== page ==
In our disk model, matter is transferred from the lower mass component to the more massive star which is completely obscured by the accretion disk. The latter result was derived due to our very crude model. We assumed the disk to be optically thick while the real disk structure should have an atmosphere (most likely extended). Our model does not account for the effect of some of the radiation from the mass accreting star passing through the disk atmosphere. Such an effect could be a possible explanation for the observed 10000 K continuum. We obtained different mass ratios: q=0.44 if we included third light and q=0.83 for a solution without . Since there is evidence for a third star in V367 Cyg, the light curve solution should include . However, this turned out to be a risky procedure, especially in the disk model. As one can see in Fig. 4, the disk is not completely obscured by the primary star and the light from these parts would have the same effect on the light curve as a third light. The amount of third light we obtained is about ten times larger than star C should contribute.
ZO - this paper, disk solution without ;
APT - APT data (Eaton et al. 1991);
KRK - Cracow data (Winiarski & Zoa 1987);
Pazzi - Pazzi (1993);
Marino - Marino et al. (1988).
Additional check for consistency of our models can be done with simple calculations of predicted absolute magnitudes of the system which could be compared with that derived from the apparent magnitude, known reddening and distance to V367 Cyg. The Hipparcos parallax is very small ( mas 0.63 mas) indicating a distance of about 1.1 kpc (although with large error: 0.66 kpc to 4 kpc). The distance derived from the 0.22 m feature in the ultraviolet spectrum is about 0.7 kpc (Elias 1993). The distance of 0.7 kpc will require , while 1.1 kpc and 4 kpc . Taking effective temperatures and radii from Table 3 we have: for the no-disk, no solution, for the disk model without third light and for the disk model with third light. The disk model with l gives an absolute magnitude of V367 Cyg defintely too low so we conclude that the disk solution with third light could also be a numerical artifact due to the large number of free parameters. A determination of the star C magnitudes in different filters independent from light curve modeling (i.e. by CCD observations) would help to resolve the problem of third light and allow more reliable determination of the mass ratio of the system on the basis of light curve modeling. If the distance to V367 Cyg is close to 0.7 kpc the closest match is obtained for the disk model without third light. However if the distance is about 1 kpc, the no-disk solution gives almost perfect agreement. Unfortunately, on the basis of the above calculations we cannot distinguish between the no-disk and disk solutions.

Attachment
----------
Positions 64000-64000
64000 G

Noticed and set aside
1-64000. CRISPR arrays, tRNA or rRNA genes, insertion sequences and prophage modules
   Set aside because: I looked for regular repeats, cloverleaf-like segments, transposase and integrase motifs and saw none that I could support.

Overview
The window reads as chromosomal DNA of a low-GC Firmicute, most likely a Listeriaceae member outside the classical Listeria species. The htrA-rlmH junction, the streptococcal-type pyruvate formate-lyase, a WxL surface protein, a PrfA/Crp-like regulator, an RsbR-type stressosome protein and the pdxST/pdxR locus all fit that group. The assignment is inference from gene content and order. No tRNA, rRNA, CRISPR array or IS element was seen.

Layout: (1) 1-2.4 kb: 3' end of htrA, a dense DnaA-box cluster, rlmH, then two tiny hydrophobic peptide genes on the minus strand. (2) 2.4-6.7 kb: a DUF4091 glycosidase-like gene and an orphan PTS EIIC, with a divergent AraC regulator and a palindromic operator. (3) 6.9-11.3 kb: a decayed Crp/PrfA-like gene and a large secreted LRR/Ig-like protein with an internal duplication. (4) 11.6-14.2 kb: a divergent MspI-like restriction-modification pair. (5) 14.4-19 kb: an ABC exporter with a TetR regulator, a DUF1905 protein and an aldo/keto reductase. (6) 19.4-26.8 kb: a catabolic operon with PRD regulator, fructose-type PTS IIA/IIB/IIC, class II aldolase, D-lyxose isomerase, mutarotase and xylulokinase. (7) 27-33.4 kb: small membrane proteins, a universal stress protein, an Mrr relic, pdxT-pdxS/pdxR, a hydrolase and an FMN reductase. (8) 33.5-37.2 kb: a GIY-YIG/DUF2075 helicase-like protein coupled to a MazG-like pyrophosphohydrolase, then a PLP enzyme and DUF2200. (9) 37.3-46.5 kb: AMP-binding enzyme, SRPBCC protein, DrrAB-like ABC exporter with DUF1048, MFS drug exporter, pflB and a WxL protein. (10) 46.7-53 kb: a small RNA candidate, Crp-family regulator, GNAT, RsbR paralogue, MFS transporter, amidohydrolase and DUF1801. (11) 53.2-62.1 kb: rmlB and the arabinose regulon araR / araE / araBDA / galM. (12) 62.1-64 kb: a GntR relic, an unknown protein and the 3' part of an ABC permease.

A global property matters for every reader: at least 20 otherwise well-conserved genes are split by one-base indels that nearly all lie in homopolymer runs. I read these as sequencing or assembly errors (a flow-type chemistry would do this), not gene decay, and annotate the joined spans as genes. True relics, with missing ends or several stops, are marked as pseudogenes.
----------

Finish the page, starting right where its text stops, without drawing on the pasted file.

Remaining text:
For the disk model, the primary component parameters are: mass about and radius about . The disk around the invisible component is large, its radius being about 23 , almost completely filling the mass gainer's Roche lobe. The disk luminosity increases from the B to I wavelengths, its contribution reaching about 21% of the total light in the I filter.
The disk and no-disk models gave a comparable fit to the observed light curves. The best fit was obtained for the disk model with third light. The fits within the no-disk model also gave a good description of the observations, which is not surprising as the light curves of a high inclination system with an accretion disk resemble those of contact systems. As was shown by Zoa (1995), the best fit will likely result in a contact configuration when the Wilson-Devinney model is used to solve light curves of a high-inclination binary system with one component hidden in an optically thick accretion disk.
The latest model for V367 Cyg proposed by TB98 has been verified with our new photometric data. The quality of the fit is worse than that of our disk model. In order to reproduce the observed light curves with the mass ratio claimed by Berdyugin & Tarasov (1997), the disk must either exceed the Roche lobe or be very thick. If the disk radius is limited to the side radius of the secondary star Roche lobe, the parameter needs to be close to 35 degrees. This is not a moderately thick disk and it should be hotter than the primary (visible) component.
Finally, we looked for star D in the photometric data. For this purpose, we made a grid of solutions (within the disk model), with the third light parameter fixed at chosen values. The gradient search method was employed and only the V light curve was used. We set as the starting parameters those derived earlier. The third light parameter was considered in the range from 0 to 0.6, with step 0.05. It turned out that the quality of the fit deteriorates quickly for increasing third light, being unacceptable already for . The conclusion is that there cannot be such a bright third star in V367 Cyg. The inspection of the Hipparcos catalogue confirms this inference - no such star is listed in the Hipparcos catalogue of multiple stars.
Neither the Roche nor disk models can explain the observed asymmetry of the shallower minimum and slightly different heights of maxima. Either a spot should be added to the Roche model or a non circular disk assumed to improve the fits.
The computations were performed at ACK "Cyfronet'' in Cracow under grant No. KBN/UJ/015/95 which we gratefully acknowledge. The authors thank M. Drozdz, D. Marchev, J. Krzesinski and G. Pajdosz for obtaining some observations. We would like to thank Prof. J. Smak for stimulating discussions and critical reading of the manuscript and Prof. J. Mikoajewska for discovering a bug in the code used to compute the mass transfer rate for W Cru. We acknowlege comments of an anonymous referee which allowed us to improve presentation of this work.